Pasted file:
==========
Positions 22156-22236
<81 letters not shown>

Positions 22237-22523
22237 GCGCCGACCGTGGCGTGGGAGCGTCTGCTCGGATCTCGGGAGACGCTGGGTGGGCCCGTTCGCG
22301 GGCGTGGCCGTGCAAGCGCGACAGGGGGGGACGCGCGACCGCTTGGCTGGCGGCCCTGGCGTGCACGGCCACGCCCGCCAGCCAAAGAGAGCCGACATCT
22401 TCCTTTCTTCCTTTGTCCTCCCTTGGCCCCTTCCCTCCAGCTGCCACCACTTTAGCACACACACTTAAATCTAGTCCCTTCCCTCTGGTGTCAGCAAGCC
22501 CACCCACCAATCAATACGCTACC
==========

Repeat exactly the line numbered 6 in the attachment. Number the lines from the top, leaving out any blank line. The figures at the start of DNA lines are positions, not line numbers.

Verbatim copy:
22401 TCCTTTCTTCCTTTGTCCTCCCTTGGCCCCTTCCCTCCAGCTGCCACCACTTTAGCACACACACTTAAATCTAGTCCCTTCCCTCTGGTGTCAGCAAGCC